By Doaa Farid
Ongoing economic and political uncertainty since the 25 January Revolution has led Moody’s to maintain its negative outlook and Caa1 sovereign rating on Egypt, the credit-rating agency reported on 3 October.
Moody’s added that any upward movement in the rating is “unlikely over the near term.”
According to the report, political tensions have undermined the implementation of fiscal and economic reforms which could be credit positive.
“Economic growth, political stability and societal consensus are not stable yet, and these are among the components [needed] to increase the rating of Egypt,” said professor of finance Alaa Mostafa, adding that the report is normal and expected.
Mostafa expects that after the first elections in the interim period, Egypt’s credit rating will increase and will have a positive outlook.
“Political uncertainty and turmoil in Egypt since the eruption of the revolution in January 2011 remain a constraint on the country’s credit profile,” the report read, noting that foreign direct investment has collapsed, decreasing real GDP growth.
“Fiscal deficits have widened sharply as heightened social tensions led to higher wage and subsidy expenditures, while weak economic conditions have also depressed [Egypt’s] revenue performance,” the report said, adding that frequent political reshuffles have impaired the government’s ability to gain the support of the IMF for policy reform and balance of payments assistance.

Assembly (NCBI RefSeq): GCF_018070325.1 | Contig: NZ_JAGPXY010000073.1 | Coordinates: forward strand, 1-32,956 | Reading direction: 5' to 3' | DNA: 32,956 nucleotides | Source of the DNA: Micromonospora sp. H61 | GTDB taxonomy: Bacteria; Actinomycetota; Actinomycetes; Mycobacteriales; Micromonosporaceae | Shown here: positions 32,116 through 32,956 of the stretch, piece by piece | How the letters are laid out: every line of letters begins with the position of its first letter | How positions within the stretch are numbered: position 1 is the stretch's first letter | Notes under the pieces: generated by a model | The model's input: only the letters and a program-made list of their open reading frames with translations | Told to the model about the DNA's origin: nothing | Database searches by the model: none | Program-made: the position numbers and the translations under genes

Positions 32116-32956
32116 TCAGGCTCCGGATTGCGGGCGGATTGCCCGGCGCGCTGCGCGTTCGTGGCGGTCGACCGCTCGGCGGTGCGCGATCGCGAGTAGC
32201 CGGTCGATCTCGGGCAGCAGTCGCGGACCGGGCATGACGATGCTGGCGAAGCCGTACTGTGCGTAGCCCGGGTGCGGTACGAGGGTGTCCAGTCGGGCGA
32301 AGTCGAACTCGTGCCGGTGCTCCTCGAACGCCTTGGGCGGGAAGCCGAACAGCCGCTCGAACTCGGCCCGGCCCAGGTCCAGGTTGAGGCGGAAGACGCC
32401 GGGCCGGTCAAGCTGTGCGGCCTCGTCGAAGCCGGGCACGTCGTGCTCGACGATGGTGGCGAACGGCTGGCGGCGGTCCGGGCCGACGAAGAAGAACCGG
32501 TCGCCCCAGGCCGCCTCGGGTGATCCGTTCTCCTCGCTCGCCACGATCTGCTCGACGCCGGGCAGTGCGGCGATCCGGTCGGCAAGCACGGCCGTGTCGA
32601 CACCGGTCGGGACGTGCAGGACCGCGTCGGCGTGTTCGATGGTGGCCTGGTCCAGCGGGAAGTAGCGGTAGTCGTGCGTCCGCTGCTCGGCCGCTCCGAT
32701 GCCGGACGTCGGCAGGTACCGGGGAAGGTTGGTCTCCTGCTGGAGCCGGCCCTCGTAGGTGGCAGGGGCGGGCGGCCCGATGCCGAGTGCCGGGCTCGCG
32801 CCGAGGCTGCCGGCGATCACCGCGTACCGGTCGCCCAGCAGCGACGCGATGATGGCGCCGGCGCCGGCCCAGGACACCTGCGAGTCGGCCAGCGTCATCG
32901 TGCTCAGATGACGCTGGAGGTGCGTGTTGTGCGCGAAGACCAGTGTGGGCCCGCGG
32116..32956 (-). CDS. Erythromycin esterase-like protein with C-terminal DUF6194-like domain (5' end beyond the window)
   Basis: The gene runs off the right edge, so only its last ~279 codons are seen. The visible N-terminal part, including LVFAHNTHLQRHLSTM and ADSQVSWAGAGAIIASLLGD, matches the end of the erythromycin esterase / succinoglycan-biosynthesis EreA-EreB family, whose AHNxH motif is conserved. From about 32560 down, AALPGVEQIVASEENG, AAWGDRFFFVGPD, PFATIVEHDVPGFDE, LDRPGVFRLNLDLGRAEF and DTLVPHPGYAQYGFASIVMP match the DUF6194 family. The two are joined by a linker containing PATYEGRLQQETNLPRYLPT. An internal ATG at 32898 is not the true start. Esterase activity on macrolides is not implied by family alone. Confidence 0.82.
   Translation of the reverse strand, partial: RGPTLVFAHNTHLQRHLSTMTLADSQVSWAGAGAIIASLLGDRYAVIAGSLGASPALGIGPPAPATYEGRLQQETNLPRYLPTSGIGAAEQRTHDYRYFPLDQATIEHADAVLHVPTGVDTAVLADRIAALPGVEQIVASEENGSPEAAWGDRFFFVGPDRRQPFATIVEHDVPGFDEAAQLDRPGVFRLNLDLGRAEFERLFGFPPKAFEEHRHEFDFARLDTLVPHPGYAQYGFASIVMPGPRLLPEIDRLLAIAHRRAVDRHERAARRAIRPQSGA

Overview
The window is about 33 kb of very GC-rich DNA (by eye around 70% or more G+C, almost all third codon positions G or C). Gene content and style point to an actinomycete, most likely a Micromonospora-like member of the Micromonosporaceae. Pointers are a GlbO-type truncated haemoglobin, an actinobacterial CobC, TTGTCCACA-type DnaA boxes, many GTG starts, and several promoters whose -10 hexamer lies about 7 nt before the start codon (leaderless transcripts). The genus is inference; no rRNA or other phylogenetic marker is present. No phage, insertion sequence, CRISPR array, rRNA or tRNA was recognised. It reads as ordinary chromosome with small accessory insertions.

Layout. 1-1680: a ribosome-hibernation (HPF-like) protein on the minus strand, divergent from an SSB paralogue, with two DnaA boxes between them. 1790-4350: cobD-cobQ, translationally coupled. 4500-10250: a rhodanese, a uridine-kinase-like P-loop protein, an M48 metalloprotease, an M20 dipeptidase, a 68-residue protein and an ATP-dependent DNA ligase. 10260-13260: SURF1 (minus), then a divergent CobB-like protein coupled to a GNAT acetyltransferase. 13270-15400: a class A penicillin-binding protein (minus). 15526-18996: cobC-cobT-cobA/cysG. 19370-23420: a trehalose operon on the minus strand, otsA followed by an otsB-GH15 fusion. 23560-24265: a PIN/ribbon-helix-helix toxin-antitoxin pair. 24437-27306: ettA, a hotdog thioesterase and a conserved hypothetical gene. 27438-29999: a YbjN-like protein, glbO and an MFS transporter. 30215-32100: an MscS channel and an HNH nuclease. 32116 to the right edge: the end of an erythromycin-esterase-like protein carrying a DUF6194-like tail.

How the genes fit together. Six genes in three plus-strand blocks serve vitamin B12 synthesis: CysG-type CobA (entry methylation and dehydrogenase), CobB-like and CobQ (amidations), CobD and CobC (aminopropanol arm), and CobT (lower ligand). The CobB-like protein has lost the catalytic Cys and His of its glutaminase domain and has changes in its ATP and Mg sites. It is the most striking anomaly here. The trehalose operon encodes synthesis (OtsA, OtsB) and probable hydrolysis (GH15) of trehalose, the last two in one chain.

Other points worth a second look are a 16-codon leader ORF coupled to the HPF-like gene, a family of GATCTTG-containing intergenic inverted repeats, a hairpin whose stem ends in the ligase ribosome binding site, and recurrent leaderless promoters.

The interim cabinet announced an economic stimulus plan in August, which will aim to create a 3% growth rate over the current fiscal year, “maintain social justice and create new job opportunities.”
On 19 August, Moody’s stated that market-based risk has deteriorated amid the violent dispersal of pro-Morsi sit-ins in Rabaa Al-Adaweya and Nahda squares, adding that investors are “understandably concerned” about the impact of the civil unrest on the already fragile economy.
Earlier in July, Moody’s affirmed Egypt’s Caa1 rating, the sixth downgrade since January 2011. “The maintenance of the negative outlook on Egypt’s Caa1 rating is driven by Moody’s view of the country’s considerable economic and political challenges,” the ratings agency said.
Moody’s previously stated that it considers Gulf aid a credit positive since it “will have the immediate effect of offsetting pressures on Egypt’s balance of payments by substantially bolstering official foreign exchange reserves.”
Following the ouster of former President Mohamed Morsi on 3 July, Gulf countries pledged financial aid packages to help boost the economy, including $5bn from Saudi Arabia, $3bn from the UAE and $4bn from Kuwait, in form of cash grants, deposits and petroleum products.
This March, Moody’s cut Egypt’s credit rating by one notch from B3 to Caa1, which it said meant it sees nearly a 10% chance of Egypt defaulting on its debt over the next year and slightly less than a 40% chance of a default within five years.
In a press conference in August, Minister of Planning Ashraf El-Araby said he considered Egypt’s credit rating downgrading eight times in two years as a “first of its kind in the history.”